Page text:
The Money from Music survey was open from September 6 – October 28, 2011. The survey was built by project staff using SurveyMonkey’s premium level services. [See the entire survey question set. Learn more about survey protocol.]
The survey was open to all musicians, composers and performers aged 18 years or older who were US citizens or residents.
Here are some top-level data about the survey population.
5,371 musicians and composers completed the survey.
Over 6,700 eligible musicians took at least part of the survey. A total of 5,371 musicians completed the central questions about revenue, while 4,652 musicians made it through every single question in the survey. Thus, depending on the question, we report responses based on a total population of somewhere between 4,652 and 5,371 musicians.
Average age of survey takers: 45.2.
The range of ages of survey takers was 18 to 100. The age range with the greatest representation was musicians aged 55 to 59, which means our sample skewed a little higher in age than the general U.S. population. (Note that the required minimum age for survey takers was set at 18, so respondents who were younger than 18 were exited from the survey after Question 2).
Years of experience
Over half of survey respondents reported having 25 years or more of experience as a musician/composer/performer.
40 percent said they spend more than 36 hours a week or more doing music.
We asked survey takers about how many hours in their workweek they spend doing their craft, whether it’s composing, performing, recording, doing session work or teaching. These was a fairly even dispersion of workweek hours. Less than 1 percent of survey respondents said they spent “no hours” on music, while 40 percent said they spent more than 36 hours a week doing music.
42 percent said they derived all of their personal income from music.
Unlike with workweek hours, there is a distinct split on personal income derived from music. While there is a small cluster in the 0 to 10 percent range, 42 percent said they derive all of their personal income from music.
Average personal gross income of survey respondents was $55,561
Survey respondents were asked to estimate their personal gross income in the past twelve months, within a range of “less than $20,000” to “more than $200,000” in $20,000 increments. In aggregate, the average personal gross income for all respondents was $55,561. This is slightly higher than the US population but when combined with information about survey respondents’ educational background (see below) these numbers make sense.
The average estimated music income was $34,455
By multiplying personal gross income by % of income derived from music, we were able to calculate an average estimated music income for all respondents of $34,455. This is slightly lower than the US average but this estimated music income calculation shifts significantly based on a musician’s role, experience, education and genre.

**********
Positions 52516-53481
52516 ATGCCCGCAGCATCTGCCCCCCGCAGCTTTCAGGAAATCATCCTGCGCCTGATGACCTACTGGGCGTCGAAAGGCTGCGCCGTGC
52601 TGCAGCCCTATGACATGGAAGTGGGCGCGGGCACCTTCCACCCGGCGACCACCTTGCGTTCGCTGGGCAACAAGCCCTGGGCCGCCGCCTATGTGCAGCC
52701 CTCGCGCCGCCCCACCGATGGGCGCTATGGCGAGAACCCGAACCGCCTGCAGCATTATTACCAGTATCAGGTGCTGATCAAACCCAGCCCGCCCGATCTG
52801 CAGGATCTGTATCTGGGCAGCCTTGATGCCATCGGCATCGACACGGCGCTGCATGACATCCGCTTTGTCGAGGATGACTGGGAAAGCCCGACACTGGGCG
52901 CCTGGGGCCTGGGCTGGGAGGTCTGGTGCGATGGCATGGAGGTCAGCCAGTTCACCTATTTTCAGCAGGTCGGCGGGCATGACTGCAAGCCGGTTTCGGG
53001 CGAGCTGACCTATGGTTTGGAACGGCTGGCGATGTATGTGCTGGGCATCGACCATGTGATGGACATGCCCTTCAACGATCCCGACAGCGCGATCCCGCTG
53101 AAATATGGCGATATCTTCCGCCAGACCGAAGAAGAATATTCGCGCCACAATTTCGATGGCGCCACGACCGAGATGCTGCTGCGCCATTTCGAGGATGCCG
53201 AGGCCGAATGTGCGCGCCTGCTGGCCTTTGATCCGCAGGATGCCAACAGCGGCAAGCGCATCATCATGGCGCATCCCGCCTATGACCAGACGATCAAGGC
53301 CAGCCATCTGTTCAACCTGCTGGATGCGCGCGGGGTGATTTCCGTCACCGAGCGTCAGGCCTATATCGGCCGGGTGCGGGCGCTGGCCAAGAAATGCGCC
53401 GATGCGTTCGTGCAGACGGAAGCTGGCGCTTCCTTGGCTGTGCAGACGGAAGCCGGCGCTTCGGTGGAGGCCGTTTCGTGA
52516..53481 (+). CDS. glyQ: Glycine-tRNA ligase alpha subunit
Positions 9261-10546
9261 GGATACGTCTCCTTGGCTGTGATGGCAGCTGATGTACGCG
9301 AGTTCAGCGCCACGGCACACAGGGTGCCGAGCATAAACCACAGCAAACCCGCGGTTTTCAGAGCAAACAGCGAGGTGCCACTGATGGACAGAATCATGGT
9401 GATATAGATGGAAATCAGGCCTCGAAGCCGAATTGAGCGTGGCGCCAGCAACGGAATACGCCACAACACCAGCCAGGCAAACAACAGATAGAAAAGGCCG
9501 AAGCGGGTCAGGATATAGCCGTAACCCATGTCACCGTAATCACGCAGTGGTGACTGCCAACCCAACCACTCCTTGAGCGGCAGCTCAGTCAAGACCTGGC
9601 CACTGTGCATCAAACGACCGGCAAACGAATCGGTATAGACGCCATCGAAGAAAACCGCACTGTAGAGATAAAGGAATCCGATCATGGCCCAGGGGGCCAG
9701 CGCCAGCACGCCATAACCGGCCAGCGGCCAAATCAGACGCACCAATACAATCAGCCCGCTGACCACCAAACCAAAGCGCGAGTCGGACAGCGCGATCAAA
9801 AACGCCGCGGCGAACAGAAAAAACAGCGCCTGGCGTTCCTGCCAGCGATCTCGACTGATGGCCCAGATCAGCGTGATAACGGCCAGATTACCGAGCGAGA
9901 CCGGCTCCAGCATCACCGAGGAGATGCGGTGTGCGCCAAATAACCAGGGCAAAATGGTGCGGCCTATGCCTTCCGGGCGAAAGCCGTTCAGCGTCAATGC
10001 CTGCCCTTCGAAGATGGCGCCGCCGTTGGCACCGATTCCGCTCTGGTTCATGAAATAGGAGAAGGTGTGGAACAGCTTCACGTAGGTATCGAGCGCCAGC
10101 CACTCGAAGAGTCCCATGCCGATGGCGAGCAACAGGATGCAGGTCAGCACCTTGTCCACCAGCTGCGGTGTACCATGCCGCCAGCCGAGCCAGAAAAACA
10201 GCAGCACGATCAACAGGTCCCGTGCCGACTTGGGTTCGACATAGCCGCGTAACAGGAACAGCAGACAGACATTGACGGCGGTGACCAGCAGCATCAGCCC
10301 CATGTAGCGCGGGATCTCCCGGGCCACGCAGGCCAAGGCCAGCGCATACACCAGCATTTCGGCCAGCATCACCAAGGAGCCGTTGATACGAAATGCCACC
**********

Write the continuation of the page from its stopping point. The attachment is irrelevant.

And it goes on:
Classical was the most common primary genre.
Survey takers we also asked to note their primary, secondary and tertiary genres they work in, choosing from a drop down list that included 32 different options. The top ten responses for primary genre were:
Although 32 genres is a fairly long and diverse list, we also included an open-ended question in which respondents could supply a different or additional genre. Fully 1,155 respondents, or 22 percent of the sample, took the opportunity to do so. Several of the open-ended responses expressed frustration with the concept of a genre. Many more respondents supplied a long and detailed description of their music. These open-ended responses demonstrate as well as anything else the diversity of the population of musicians.
80 percent have a college degree or higher.
We also asked survey takers about their education. Within our sample, 29 percent had a college degree, 16 percent had some graduate work, and an additional 35 percent of musicians completed a graduate degree, which means that 80 percent of the sample had a college degree or higher. Our sample is much more highly educated than the general population.
Even more interesting is the number of survey respondents with music school or conservatory training. 58% of respondents attended a music school or conservatory and 61% of respondents earned a degree in music (regardless of the type of school).
Survey respondents live all over the US.
The survey captured a diverse population in terms of geography, with respondents in every state and good dispersion across regions. Below is a map of survey respondents by zip code.
This is simply a snapshot that broadly describes the survey respondent population. The data memos examine the survey data through various lenses to understand the revenue streams and changes in revenue experienced by different musician and composer populations.